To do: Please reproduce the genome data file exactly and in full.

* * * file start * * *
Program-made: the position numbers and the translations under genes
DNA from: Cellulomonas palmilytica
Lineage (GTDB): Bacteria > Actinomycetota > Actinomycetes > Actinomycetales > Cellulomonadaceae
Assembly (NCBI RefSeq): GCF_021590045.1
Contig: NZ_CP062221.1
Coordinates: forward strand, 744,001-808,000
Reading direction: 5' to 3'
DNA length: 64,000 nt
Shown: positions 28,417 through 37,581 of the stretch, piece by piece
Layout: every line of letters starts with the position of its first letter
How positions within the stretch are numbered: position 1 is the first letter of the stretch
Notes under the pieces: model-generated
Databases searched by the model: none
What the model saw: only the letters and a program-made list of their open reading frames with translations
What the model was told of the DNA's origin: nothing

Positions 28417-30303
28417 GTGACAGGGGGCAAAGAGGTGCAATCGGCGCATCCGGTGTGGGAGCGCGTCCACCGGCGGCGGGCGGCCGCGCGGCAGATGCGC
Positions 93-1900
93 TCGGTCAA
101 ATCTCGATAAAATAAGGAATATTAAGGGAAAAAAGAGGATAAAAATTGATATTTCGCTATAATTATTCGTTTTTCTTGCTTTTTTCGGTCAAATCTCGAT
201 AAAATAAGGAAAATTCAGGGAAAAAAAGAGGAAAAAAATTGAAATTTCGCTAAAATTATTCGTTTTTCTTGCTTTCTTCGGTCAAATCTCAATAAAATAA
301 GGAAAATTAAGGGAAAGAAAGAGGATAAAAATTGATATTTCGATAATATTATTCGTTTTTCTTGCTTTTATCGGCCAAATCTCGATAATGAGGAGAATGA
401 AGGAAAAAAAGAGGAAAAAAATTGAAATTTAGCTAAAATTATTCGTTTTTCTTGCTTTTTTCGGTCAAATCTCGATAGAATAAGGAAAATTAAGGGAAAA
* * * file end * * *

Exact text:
Program-made: the position numbers and the translations under genes
DNA from: Cellulomonas palmilytica
Lineage (GTDB): Bacteria > Actinomycetota > Actinomycetes > Actinomycetales > Cellulomonadaceae
Assembly (NCBI RefSeq): GCF_021590045.1
Contig: NZ_CP062221.1
Coordinates: forward strand, 744,001-808,000
Reading direction: 5' to 3'
DNA length: 64,000 nt
Shown: positions 28,417 through 37,581 of the stretch, piece by piece
Layout: every line of letters starts with the position of its first letter
How positions within the stretch are numbered: position 1 is the first letter of the stretch
Notes under the pieces: model-generated
Databases searched by the model: none
What the model saw: only the letters and a program-made list of their open reading frames with translations
What the model was told of the DNA's origin: nothing

Positions 28417-30303
28417 GTGACAGGGGGCAAAGAGGTGCAATCGGCGCATCCGGTGTGGGAGCGCGTCCACCGGCGGCGGGCGGCCGCGCGGCAGATGCGC
Positions 93-1900
93 TCGGTCAA
101 ATCTCGATAAAATAAGGAATATTAAGGGAAAAAAGAGGATAAAAATTGATATTTCGCTATAATTATTCGTTTTTCTTGCTTTTTTCGGTCAAATCTCGAT
201 AAAATAAGGAAAATTCAGGGAAAAAAAGAGGAAAAAAATTGAAATTTCGCTAAAATTATTCGTTTTTCTTGCTTTCTTCGGTCAAATCTCAATAAAATAA
301 GGAAAATTAAGGGAAAGAAAGAGGATAAAAATTGATATTTCGATAATATTATTCGTTTTTCTTGCTTTTATCGGCCAAATCTCGATAATGAGGAGAATGA
401 AGGAAAAAAAGAGGAAAAAAATTGAAATTTAGCTAAAATTATTCGTTTTTCTTGCTTTTTTCGGTCAAATCTCGATAGAATAAGGAAAATTAAGGGAAAA